On Tuesday night, the Los Angeles Clippers finally took care of business in the manner we all expected them to. Facing a Dallas Mavericks team that was missing Kristaps Porzingis for a second straight game, the Clippers locked down Luka Doncic and ran away with a 154-111 victory. They were aided in this effort by one Paul George, who finally broke out of his slump to the tune of 35 points on 12-18 shooting.
It's not a stunning proclamation to say the Clippers need this version of George if they want to make a title run. But to even get to the Western Conference Finals, they really cannot have the version of George who showed up for the middle games of their first-round series against Dallas. George was not just bad, he was awful over the last three games. He looked fine in Game 1, scoring 27 points on 45 percent shooting from the floor. But he totaled just 34 points over the next three games, including one especially brutal performance in Game 4 where he scored just two points in the final three quarters and overtime in a game Los Angeles lost by two.
George explained after the latest game that his slump was due to him just getting into his own head, which seems like it would be much easier to do in the bubble with almost nothing else to distract him. It does happen to even the best players and the Clippers would certainly rather George figure all of this out against the Mavericks than, say, the Los Angeles Lakers in a few weeks. But they need him to be Kawhi Leonard's reliable sidekick on offense because nobody else can.
Lou Williams knows how to put the ball in the basket like few other players in the NBA and was the Clippers' second-leading scorer in Games 2 and 4, both losses for Los Angeles and games in which George scored 14 and 9 points, respectively. But as the Clippers know from the last five years, relying on Williams as a top offensive option is not conducive to winning basketball. That is because Williams is as bad defensively as he is good offensively. Such is life when you're a slight 6-foot-1 scoring guard who never really gave that much effort on that end of the floor anyway. If George isn't making his shots, though, Williams is the only option they can turn to even if he gives up nearly as many points as he scores.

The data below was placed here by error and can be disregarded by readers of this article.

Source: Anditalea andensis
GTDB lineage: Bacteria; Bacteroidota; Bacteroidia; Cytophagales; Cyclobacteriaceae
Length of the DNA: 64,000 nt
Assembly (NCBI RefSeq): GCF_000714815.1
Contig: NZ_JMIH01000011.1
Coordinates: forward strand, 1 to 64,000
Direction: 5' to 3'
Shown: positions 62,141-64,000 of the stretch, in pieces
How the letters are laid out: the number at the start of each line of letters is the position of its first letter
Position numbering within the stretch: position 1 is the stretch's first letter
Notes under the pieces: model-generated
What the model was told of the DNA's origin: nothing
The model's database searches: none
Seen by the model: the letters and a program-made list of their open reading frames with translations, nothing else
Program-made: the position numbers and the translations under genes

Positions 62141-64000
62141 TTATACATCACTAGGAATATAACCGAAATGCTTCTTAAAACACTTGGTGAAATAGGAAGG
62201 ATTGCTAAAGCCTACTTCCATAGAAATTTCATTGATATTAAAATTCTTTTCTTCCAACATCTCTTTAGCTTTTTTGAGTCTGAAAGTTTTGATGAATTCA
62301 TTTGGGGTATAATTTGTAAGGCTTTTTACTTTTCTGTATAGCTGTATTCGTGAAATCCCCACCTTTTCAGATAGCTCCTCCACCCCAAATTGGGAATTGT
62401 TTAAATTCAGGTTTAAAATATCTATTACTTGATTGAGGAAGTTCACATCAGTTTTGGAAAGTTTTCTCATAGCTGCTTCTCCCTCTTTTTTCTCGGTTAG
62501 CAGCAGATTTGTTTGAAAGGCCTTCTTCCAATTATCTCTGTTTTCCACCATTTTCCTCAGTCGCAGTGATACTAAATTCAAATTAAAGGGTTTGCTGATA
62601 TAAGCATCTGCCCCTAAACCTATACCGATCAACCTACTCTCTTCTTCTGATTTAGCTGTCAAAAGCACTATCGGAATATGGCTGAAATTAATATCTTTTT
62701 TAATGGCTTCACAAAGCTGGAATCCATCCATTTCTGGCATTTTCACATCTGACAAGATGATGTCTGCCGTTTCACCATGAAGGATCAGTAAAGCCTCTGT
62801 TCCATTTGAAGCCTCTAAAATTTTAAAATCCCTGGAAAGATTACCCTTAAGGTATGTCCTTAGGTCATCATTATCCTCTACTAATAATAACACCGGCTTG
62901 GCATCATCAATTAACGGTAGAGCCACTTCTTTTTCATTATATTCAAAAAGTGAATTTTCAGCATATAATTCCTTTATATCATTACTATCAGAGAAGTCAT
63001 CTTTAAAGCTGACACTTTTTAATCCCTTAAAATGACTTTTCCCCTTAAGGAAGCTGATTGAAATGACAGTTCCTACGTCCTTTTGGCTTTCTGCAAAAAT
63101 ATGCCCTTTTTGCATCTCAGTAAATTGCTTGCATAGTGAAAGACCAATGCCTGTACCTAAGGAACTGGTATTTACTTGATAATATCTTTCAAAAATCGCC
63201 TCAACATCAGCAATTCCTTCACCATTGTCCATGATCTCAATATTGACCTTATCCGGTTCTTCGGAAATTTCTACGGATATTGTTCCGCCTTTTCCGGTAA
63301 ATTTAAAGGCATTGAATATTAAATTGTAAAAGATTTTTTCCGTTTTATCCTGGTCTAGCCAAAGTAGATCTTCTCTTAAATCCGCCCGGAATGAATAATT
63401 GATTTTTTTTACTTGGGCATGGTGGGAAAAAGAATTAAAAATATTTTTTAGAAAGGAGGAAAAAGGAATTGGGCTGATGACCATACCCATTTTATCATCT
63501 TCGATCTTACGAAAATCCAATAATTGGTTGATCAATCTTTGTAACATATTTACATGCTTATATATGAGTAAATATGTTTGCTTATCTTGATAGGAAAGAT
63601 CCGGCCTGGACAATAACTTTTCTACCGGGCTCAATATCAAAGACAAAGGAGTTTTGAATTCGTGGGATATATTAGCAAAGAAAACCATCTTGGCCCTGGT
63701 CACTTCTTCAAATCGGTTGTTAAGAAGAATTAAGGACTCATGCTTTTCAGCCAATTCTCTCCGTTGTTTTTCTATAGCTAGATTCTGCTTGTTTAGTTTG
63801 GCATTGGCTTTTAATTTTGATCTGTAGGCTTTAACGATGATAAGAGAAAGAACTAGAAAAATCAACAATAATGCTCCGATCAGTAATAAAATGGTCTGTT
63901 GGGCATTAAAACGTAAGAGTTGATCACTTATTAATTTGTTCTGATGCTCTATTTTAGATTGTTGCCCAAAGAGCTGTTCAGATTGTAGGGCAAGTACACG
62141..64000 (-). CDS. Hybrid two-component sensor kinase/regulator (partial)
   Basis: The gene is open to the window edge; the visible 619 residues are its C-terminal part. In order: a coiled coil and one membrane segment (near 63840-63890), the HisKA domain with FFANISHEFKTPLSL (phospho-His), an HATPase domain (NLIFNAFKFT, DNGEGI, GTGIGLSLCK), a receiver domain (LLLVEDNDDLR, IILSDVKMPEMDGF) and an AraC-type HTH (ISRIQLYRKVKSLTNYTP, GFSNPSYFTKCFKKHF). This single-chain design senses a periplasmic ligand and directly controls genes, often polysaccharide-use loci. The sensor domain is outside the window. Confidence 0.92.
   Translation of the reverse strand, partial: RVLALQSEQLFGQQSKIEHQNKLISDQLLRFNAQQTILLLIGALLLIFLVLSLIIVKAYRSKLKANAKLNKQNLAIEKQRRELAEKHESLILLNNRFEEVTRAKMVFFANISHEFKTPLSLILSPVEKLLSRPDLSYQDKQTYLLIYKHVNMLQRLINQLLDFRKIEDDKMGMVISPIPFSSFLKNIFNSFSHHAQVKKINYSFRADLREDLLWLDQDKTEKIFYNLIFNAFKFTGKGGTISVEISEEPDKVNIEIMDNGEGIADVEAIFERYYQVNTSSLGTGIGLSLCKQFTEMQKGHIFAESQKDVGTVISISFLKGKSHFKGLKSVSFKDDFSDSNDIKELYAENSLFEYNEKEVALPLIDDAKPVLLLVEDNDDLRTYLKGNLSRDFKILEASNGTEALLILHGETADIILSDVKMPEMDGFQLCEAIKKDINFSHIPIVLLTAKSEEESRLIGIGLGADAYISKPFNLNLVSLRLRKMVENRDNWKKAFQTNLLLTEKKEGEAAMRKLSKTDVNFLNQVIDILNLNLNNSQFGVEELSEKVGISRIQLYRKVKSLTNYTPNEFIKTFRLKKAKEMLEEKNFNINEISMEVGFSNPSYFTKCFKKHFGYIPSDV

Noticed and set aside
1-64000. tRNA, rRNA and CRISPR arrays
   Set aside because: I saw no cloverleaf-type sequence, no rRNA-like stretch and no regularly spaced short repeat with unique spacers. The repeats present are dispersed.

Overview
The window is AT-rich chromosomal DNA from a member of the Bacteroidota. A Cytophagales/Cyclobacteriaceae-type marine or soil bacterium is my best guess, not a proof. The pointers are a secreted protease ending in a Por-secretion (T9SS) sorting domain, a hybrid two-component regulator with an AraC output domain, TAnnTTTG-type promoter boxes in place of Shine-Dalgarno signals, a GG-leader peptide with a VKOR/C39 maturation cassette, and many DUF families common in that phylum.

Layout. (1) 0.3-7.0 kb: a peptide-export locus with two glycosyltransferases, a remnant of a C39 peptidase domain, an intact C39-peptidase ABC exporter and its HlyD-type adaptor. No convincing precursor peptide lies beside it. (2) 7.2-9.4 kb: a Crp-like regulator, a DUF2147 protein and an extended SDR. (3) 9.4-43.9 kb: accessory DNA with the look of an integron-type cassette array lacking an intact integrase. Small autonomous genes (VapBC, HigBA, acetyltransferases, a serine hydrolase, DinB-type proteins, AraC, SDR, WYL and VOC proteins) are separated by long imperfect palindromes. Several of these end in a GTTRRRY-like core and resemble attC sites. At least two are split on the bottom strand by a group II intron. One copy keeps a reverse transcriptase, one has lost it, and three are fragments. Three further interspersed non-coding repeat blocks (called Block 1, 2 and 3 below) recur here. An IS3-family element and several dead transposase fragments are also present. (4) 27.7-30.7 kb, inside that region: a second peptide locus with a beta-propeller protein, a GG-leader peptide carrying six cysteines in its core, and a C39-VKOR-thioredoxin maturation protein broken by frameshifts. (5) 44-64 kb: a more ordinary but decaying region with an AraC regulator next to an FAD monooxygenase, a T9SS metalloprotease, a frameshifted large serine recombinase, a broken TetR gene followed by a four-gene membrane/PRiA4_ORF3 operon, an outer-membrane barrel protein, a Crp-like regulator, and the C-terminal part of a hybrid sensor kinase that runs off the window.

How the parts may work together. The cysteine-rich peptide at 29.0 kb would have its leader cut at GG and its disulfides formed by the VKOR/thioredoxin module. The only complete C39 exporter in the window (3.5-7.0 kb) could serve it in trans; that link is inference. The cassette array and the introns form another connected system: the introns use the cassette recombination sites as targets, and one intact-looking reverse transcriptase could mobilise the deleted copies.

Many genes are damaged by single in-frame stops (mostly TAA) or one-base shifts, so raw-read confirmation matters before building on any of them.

Landry Shamet is a very good shooter but runs into a similar defensive problem given his lack of size. Wings like Marcus Morris and JaMychael Green are there to make timely shots and play defense, not put up 20 points on any given night. Reggie Jackson is a wild card, but the days of regular 20-point outings are behind him. All of these problems are compounded by the fact that Leonard, the undisputed No. 1 option, has never been a great distributor with the ball in his hands. That isn't to say he can't pass at all; he averaged a hair under five assists per game this season and has continued on that pace in the playoffs. But he's not a natural set-up man for his teammates. Leonard is at his best when he can pound the rock in isolation and then hit a teammate when a double comes or the defense crashes in on him, not running a set like other playmaking forwards tend to favor.
Which brings us back to George. Like Leonard, George is not a playmaker at heart. But when the Clippers are getting 50-70 points a night from their top two stars, that matters much less. Leonard will be as consistent as they come with his scoring output between his jumper and ability to get to the line. George has only averaged four free-throws per game against Dallas, which means his output lives and dies with his jumper. When that's clicking, everything falls into place. The Clippers need that to maximize their potential and make the championship run their superstar duo had in mind when they agreed to team up last summer.